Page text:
Preprints
https://doi.org/10.5194/npg-2024-10
https://doi.org/10.5194/npg-2024-10
11 Apr 2024
 | 11 Apr 2024
Status: this preprint is currently under review for the journal NPG.

Inferring flow energy, space and time scales: freely-drifting vs fixed point observations

Aurelien Luigi Serge Ponte, Lachlan Astfalck, Matthew Rayson, Andrew Zulberti, and Nicole Jones

Abstract. A novel method for the inference of spatiotemporal decomposition of oceanic variability is presented and its performance assessed in a synthetic idealized configuration. The method is designed here to ingest velocity observation. The abilities of networks of reduced number of surface drifters and moorings at inferring spatiotemporal scales of ocean variability are quantified and contrasted. The sensitivities of inference performances for both types of platforms to the number of observation, geometrical configurations, flow regimes are presented. Because they simultaneously sample spatial and temporal variability, drifters are shown to be able to capture both spatial and temporal flow properties even when deployed in isolation. Moorings are particularly adequate for the characterization of the flow temporal variability, and may also capture spatial scales provided they are multiplied and the financial and environmental costs of associated deployments can be assumed. We show in particular that the method correctly identifies whether drifters are sampling preferentially spatial vs temporal variability. This method opens novel avenues for the analysis of existing datasets as well as the design of future experimental campaigns targeting the characterization of small scale (e.g. <100 km) Ocean variability.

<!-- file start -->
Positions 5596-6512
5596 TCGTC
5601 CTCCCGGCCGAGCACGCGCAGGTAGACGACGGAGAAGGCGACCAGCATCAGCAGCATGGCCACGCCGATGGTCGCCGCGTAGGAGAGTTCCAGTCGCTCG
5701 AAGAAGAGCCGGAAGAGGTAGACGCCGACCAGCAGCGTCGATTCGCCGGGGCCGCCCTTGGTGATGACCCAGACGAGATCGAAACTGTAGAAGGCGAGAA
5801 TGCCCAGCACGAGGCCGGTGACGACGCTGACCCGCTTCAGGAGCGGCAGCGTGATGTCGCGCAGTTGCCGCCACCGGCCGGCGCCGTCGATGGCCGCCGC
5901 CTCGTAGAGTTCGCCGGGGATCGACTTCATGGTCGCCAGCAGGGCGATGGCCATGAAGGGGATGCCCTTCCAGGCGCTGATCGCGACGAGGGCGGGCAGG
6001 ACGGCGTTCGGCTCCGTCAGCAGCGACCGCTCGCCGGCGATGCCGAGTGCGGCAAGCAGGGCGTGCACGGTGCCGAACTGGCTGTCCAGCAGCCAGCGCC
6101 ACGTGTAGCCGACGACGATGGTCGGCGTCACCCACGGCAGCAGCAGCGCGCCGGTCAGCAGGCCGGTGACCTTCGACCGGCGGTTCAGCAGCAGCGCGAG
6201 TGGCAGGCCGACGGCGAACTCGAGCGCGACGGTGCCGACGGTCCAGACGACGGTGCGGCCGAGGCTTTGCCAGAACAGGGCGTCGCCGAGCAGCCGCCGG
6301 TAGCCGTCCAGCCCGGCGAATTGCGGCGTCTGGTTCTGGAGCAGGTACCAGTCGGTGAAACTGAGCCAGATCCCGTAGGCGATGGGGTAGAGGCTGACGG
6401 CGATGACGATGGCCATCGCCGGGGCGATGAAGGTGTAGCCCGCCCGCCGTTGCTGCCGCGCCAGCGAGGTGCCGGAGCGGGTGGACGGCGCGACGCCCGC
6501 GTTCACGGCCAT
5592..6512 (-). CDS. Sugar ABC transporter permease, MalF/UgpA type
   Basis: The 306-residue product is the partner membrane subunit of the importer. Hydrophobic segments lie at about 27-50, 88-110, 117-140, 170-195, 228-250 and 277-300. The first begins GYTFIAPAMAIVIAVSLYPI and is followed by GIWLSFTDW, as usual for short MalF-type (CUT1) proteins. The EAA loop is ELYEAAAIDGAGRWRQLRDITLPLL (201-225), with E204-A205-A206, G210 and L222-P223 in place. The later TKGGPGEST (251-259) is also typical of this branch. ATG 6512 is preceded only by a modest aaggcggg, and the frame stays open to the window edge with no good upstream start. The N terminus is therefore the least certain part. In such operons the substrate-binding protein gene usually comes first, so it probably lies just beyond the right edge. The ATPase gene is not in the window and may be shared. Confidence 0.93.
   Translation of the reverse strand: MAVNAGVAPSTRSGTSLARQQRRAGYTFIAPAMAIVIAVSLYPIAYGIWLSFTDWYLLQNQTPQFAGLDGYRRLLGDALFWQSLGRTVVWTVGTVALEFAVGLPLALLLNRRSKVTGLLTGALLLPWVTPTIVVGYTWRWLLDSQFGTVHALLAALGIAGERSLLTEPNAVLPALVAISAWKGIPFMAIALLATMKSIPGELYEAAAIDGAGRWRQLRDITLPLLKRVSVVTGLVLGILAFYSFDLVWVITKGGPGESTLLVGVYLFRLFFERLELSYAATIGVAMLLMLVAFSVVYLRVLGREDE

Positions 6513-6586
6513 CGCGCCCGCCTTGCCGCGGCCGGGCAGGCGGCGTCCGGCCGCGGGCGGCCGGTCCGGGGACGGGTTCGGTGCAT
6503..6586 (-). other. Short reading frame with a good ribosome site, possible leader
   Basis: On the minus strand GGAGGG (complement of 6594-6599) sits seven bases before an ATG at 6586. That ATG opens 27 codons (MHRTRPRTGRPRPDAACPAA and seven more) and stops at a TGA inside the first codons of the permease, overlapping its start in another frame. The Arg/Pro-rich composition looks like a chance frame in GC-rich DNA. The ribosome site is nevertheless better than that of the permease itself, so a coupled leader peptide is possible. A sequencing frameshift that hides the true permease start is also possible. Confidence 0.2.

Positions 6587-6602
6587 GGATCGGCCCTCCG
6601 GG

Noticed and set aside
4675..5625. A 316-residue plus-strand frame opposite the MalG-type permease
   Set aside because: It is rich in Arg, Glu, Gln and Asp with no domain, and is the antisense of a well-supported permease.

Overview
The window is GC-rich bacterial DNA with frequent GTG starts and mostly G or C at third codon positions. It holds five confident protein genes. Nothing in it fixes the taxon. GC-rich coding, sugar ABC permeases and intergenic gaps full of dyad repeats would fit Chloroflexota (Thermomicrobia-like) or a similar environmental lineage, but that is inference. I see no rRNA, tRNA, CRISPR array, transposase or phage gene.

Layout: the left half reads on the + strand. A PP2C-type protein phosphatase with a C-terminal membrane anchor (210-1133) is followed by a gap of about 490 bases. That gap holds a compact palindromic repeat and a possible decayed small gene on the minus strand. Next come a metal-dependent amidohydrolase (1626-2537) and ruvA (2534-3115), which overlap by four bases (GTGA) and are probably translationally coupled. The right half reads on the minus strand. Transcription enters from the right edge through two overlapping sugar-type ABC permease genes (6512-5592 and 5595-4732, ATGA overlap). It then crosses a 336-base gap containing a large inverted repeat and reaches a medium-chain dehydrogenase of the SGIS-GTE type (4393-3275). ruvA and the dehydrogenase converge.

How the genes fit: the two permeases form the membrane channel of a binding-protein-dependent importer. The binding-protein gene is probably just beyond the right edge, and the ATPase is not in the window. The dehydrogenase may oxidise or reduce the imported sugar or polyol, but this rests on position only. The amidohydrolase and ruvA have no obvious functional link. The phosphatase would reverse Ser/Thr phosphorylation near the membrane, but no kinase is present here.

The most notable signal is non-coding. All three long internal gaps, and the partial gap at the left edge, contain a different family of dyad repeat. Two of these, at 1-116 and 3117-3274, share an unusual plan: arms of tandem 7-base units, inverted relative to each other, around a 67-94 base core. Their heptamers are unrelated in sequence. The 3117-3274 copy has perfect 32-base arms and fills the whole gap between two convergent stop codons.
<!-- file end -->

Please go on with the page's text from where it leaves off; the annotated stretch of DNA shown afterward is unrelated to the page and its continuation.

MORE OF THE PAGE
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Aurelien Luigi Serge Ponte, Lachlan Astfalck, Matthew Rayson, Andrew Zulberti, and Nicole Jones

Status: open (until 07 Jun 2024)

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Aurelien Luigi Serge Ponte, Lachlan Astfalck, Matthew Rayson, Andrew Zulberti, and Nicole Jones
Aurelien Luigi Serge Ponte, Lachlan Astfalck, Matthew Rayson, Andrew Zulberti, and Nicole Jones

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Short summary
We propose a novel method for the estimation of ocean flow properties in terms of its energy, spatial and temporal scales. The method relies on flow observations that are either collected at a fixed location or along the flow as they would if inferred from the trajectory of freely-drifting platforms. The accuracy of the method is quantified in different experimental configurations. We demonstrate freely drifting platforms can, even in isolation, enable to capture flow properties is a first.